Running Header: The CEO and Organizational Culture Profile 1
Week 8 Assignment 2: Integrating Culture and Diversity in Decision Making
Professor Ronald Jones
BUS 520 Leadership and Organizational Behavior
November 30, 2014
Google, the most widely used web-based search engine, was founded in 1998 by Stanford University graduate students Larry Page and Sergei Brin. As a research project in 1996, Page and Brin began developing a search engine designed to look at the connecting links between web pages in order to determine a site’s authority. In 1998, Page and Brin set up their first data center in ...view middle of the document...
A healthy corporate culture improves the performance of a business in a number of areas, including employee retention, corporate reputation, productivity, and quality of work. Similarly, organizational culture helps to unite employees of different demographics, helps to keep employees motivated and loyal to the management of the organization, creates healthy competition, and defines an organization’s identity (Kelchner, n.d.)
With more than 55,000 employees ("2014 Financial Tables – Investor Relations – Google," 2014), Google topped the list of the “Best Companies to Work For” for the fifth consecutive year, overtaking other tech giants such as Apple, Microsoft, and Hewlett-Packard ("Google - Best Companies to Work For - Fortune," 2014). The one fundamental principle at the heart and soul of Google’s culture – the quality that puts Google at the top of the corporate culture food chain, is trust. Google’s founders realized that their business is premised on the fact that “if we trust the people (who search the internet), they will lead us to the relevant stuff.” Google’s mission is to “organize the world’s information and make it universally accessible and useful.” The founders believe this to their core, which allows them to build a corporate culture that will deliver on this mission, and this is principally organized to deliver innovation (Jackson, 2013).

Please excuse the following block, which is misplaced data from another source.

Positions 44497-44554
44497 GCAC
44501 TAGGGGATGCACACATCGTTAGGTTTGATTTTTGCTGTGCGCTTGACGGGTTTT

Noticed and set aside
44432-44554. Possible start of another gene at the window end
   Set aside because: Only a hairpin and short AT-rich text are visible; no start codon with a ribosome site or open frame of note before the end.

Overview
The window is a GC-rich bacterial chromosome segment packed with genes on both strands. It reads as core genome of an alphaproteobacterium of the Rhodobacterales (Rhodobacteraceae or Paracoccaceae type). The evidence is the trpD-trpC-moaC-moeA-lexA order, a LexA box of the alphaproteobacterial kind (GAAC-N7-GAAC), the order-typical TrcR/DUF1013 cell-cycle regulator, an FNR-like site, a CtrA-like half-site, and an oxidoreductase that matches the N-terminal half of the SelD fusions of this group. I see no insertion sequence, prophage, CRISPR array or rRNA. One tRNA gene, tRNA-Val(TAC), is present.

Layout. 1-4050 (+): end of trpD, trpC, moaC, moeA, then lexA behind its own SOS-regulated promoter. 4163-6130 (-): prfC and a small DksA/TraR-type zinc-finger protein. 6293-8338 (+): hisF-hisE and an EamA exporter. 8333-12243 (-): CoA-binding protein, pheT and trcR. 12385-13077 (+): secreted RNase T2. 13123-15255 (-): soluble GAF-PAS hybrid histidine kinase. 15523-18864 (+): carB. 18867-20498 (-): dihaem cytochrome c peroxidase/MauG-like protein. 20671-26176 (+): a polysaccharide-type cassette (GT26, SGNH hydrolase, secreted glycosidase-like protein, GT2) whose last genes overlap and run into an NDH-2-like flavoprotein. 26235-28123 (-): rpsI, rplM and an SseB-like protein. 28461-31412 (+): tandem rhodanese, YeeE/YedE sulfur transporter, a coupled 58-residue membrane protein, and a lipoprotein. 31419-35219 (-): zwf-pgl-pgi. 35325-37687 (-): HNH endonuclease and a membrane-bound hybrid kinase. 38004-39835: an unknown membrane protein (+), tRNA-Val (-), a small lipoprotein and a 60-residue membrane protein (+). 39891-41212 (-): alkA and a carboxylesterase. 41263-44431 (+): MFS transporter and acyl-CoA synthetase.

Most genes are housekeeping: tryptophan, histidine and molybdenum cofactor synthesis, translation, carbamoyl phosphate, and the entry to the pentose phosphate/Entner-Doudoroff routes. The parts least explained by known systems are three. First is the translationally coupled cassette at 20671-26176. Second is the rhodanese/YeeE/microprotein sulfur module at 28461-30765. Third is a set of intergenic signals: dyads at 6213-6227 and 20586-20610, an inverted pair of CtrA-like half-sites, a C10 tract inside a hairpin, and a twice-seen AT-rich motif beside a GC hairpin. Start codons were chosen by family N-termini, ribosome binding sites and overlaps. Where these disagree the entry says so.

There are several practices that Google has adopted to build its organizational culture. For example, every Friday, founders Larry Page and Sergei Brin stand on stage and “candidly” answer any questions that employees might have. Their hiring process is very rigorous considering that they have over 2 million applications for 500 jobs. Employee surveys are taken “very seriously,” with a response rate of 90%. Employees are given all the necessary tools to make innovation easy: new computers every 18 months, plenty of server space, 24-hour help desk, and a Radio Shack store on-site (Jackson, 2013). These are just some of the examples of practices that Google has adopted to build a successful organizational culture.
There are of course other perks that Google provides to its employees, which have become part of the company’s organizational culture. For instance, all employees have access to free gourmet food, snacks, and beverages seven days a week. The company also provides free transportation to and from work using Google’s busses. Employees get free fitness classes and gyms, and are encouraged to participate in organized intramural sports. Moreover, The 80/20 rule allows employees to dedicate 80% of time to their primary job and 20% working on passion projects that they believe will help the company. And lastly, if an employee passes away while working there, all their stock vests immediately, and, on top of the life insurance payout, their surviving spouse continues to get half of the employee’s salary for the next 10 years. There's also an additional $1,000/month benefit for any...